Transgender troops will be allowed to serve in the U.S. military starting Jan. 1, a federal judge has ruled.
U.S. District Judge Colleen Kollar-Kotelly clarified this week a previous injunction issued in October that said the U.S. military must adhere to former President Barack Obama’s 2016 memo.The decision comes as President Donald Trump has tried to ban openly transgender troops from serving in the military.
His ban would have fully taken effect in March 2018, but the judge’s ruling may bar that from happening.
In her ruling, she also said that Defense Secretary James Mattis does not have the discretion to delay the start of recruitment of openly transgender troops.
This is the second time a judge has blocked Trump’s plans for a ban on transgender military soldiers.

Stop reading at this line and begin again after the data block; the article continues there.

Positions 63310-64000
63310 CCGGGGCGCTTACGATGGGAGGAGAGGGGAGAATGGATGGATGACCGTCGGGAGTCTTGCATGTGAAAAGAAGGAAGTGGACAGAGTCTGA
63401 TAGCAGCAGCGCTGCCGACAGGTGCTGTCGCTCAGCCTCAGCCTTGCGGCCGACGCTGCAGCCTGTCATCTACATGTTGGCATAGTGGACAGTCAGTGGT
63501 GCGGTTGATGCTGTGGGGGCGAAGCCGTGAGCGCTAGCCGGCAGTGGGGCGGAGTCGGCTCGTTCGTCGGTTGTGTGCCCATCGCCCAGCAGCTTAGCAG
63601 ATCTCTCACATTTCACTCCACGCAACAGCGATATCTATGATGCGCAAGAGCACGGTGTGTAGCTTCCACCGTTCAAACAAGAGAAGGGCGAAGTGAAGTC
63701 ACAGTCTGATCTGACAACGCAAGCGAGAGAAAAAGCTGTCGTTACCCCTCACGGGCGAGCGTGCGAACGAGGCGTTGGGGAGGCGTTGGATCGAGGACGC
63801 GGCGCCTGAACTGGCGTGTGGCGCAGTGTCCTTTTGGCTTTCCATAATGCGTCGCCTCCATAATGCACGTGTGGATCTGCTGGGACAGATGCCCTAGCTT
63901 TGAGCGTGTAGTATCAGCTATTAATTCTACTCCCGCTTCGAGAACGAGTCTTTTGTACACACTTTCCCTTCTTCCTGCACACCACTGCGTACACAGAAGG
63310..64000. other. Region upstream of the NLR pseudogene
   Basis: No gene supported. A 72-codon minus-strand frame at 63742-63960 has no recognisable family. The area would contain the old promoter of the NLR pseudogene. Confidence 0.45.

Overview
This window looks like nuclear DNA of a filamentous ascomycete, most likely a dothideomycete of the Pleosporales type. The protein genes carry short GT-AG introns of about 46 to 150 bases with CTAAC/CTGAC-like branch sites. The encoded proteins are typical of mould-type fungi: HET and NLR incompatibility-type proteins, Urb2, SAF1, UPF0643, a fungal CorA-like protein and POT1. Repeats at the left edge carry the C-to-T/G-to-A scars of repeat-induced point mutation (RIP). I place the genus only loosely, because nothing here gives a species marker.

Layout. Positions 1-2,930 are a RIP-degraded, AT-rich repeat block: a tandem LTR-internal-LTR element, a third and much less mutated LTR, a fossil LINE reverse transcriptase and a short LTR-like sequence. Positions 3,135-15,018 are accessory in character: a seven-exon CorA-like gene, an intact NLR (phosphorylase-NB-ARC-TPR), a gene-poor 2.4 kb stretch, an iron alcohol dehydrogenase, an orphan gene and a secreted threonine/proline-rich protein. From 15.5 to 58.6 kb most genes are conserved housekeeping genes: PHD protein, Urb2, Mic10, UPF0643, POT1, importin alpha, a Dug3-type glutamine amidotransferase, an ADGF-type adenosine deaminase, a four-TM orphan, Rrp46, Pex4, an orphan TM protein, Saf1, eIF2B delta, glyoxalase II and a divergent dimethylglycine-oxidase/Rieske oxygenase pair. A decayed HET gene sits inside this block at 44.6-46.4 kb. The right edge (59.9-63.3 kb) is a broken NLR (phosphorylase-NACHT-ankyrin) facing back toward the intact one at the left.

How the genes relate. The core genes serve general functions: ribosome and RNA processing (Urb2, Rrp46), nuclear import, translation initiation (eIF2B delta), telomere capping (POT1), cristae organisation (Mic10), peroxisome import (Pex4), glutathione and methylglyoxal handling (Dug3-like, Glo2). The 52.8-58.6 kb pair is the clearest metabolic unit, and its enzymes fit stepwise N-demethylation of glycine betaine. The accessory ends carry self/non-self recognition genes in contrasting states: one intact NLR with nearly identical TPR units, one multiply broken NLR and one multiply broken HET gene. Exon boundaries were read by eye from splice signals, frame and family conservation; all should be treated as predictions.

U.S. District Judge Marvin Garbis in Baltimore ruled in November that the ban lacked justification and “cannot possibly constitute a legitimate governmental interest.”
In response, the American Civil Liberties Union, which is representing plaintiffs who filed a lawsuit against Trump’s ban, said they were happy with the judge’s decision.
"We're pleased that the courts have stepped in to ensure that trans service members are treated with the dignity and respect they deserve," said attorney Joshua Block in November.
Meanwhile, conservative groups, such as the Family Research Council, say that judicial power is becoming too strong.
"This is where judicial activism is leading us. The courts have moved beyond legislating on the invented rights of abortion and same-sex marriage to clearly usurping the constitutional authority of the executive branch," said FRC President Tony Perkins, a Marine veteran, in October.
Among Trump’s attempt to ban transgender military members, he has tried to block government funds from being used for sex-reassignment surgeries for active soldiers.
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Publication date: November 29, 2017